Black Health in the South," a collection of essays by public health experts that examine the health and wellbeing of Black people in the southern United States. Dr. Henry Akintobi's co-editors are Steven S. Coughlin, PhD, MPH, Interim Chief of the Division of Epidemiology and Professor at the Medical College of Georgia, and University of Kentucky College of Nursing Associate Professor Lovoria B. Williams, PhD, FNP-BC, FAANP.
"This collection brings together the insights of experts collectively dedicated to not only understanding and cataloging health disparities, but advancing a vision for how we can use what we know to take action through multisectoral, community-centered research, education, clinical and educational approaches that advance health equity," Dr. Henry Akintobi said.
"The anticipated movement since 2020 towards community-centered, evidence-informed approaches is more important now than ever before, given the welcome spotlight on social justice and the disproportionate hospitalization, illness, and death of marginalized populations, particularly in the South," she continued. "I trust that this book contributes to the knowledge base along with an understanding of what we must collectively do in response."
According to publisher Johns Hopkins University Press, "Black Health in the South," which is currently available for purchase, is the first edited collection to focus on African Americans in the South both as a whole and as a distinct population. Among the essays are those that focus on culturally appropriate health care, faith-based interventions, and the role of research networks in addressing disparities.
Coughlin, C., Williams, L. & Henry Akintobi, T. The Health of African Americans in the South (In Press). Johns Hopkins University Press: Baltimore, Maryland
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Engaging and Working with African American Fathers: Strategies and Lessons Learned, written for and by social service practitioners and researchers, challenges traditional, fragmented approaches to practice with African American fathers. Each chapter includes current evidence on engagement approaches, agencies, programs addressing specific issues fathers face, and case studies documenting approaches to addressing their diverse needs. With chapters written primarily by African American women, the goal is to engage other female students and professionals who dominate helping professions, demonstrate their contributions to the field, and advocate for underserved African American fathers.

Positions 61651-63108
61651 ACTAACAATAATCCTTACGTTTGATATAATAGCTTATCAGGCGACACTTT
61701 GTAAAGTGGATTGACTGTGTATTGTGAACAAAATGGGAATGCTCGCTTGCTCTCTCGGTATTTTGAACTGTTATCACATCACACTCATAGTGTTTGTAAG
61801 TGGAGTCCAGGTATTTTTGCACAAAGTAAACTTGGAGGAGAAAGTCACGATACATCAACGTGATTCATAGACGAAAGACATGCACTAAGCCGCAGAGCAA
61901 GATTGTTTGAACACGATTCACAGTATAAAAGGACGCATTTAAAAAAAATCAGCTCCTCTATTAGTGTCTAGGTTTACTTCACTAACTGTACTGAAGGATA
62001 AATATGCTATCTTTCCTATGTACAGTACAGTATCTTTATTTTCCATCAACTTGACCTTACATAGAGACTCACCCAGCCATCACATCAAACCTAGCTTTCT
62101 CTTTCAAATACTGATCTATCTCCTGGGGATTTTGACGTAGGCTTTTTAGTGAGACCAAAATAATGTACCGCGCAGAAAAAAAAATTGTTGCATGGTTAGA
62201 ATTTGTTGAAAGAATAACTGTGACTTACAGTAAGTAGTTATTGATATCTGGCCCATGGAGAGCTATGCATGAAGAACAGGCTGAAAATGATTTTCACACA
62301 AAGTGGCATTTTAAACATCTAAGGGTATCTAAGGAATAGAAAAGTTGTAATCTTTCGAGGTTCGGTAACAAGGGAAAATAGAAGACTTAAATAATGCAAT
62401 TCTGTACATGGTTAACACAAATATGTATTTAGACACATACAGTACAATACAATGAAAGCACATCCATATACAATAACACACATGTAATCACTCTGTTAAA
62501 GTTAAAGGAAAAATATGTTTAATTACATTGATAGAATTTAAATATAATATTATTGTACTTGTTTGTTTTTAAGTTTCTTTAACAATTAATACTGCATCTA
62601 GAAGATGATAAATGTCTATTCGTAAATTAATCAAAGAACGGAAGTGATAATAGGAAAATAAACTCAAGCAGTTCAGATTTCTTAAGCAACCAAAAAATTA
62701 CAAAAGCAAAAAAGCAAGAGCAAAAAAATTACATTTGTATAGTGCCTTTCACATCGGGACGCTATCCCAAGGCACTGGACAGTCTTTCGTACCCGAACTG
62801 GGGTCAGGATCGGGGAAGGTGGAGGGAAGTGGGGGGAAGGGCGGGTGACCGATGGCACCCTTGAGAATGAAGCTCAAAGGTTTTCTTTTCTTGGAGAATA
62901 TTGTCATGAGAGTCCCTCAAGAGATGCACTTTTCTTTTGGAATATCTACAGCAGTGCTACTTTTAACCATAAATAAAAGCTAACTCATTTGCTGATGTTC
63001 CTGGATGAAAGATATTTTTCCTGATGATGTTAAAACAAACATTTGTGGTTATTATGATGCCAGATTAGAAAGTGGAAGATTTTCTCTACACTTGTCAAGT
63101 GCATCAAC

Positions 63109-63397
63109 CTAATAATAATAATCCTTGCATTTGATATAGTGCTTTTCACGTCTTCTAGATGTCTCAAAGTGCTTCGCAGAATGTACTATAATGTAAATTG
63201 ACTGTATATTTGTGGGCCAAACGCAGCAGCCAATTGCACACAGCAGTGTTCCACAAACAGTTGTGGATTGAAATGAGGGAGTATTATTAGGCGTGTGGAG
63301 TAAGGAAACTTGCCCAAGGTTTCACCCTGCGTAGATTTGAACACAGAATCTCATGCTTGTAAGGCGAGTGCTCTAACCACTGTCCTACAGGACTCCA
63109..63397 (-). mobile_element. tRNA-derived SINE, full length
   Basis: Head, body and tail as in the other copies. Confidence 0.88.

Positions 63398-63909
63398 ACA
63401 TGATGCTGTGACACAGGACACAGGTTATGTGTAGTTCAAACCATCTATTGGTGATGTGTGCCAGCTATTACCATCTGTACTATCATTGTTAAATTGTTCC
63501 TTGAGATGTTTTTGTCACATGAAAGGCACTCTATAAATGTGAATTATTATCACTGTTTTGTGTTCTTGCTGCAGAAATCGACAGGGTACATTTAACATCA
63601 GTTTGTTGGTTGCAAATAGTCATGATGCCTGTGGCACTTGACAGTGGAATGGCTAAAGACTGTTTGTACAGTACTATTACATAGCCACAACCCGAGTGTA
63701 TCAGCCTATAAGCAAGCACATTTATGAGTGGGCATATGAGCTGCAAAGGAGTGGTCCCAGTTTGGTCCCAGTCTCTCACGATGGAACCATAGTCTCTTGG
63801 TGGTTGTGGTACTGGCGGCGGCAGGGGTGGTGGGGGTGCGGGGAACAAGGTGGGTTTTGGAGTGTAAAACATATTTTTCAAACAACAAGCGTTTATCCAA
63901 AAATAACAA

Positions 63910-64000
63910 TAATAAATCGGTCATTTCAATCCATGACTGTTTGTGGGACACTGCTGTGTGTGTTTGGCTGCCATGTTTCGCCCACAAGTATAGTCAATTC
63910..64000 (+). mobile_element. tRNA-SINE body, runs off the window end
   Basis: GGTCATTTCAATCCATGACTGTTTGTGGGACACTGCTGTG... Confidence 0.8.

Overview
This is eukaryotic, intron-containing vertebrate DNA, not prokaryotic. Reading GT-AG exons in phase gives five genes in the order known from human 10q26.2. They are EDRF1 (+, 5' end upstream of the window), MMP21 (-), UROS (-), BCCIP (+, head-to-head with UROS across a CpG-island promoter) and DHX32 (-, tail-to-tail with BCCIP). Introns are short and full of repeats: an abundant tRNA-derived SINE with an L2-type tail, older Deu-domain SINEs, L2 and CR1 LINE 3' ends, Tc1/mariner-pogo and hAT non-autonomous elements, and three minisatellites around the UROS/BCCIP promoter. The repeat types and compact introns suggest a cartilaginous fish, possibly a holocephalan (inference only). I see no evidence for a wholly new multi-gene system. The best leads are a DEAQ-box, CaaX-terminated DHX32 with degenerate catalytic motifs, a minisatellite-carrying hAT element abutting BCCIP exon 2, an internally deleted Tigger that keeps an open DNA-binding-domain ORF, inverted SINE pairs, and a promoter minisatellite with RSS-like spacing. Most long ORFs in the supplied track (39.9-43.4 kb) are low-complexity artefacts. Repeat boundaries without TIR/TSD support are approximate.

Rollins, L. (2020). Engaging and working with fathers: Strategies and lessons. New York: Routledge.
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The Morehouse Model will serve as a primary textbook for the development of culturally competent community coalitions in health promotion and prevention programming designed to advance health equity and an assumed, lifelong research education and clinical destination. The manuscript is a testimony to the effectiveness of academic-community partnerships to address risk factors contributing to health inequities. The practical strategies, supported by rigorous evaluation, will become the “how-to” in the development and sustaining of community-dominant coalitions to address health and social issues at the grassroots level. We advance that this book will be a guiding compass for burgeoning and seasoned public health, researchers, clinicians, policymakers, and educational leaders seeking to teach, partner, and practice the importance of community-engagement, thus giving voice to the voiceless.
Braithwaite, R., Akintobi, T., Blumenthal, D., & Langley, M. (2020). Morehouse Model: How One School of Medicine Revolutionized Community Engagement and Health Equity Johns Hopkins University Press: Baltimore, Maryland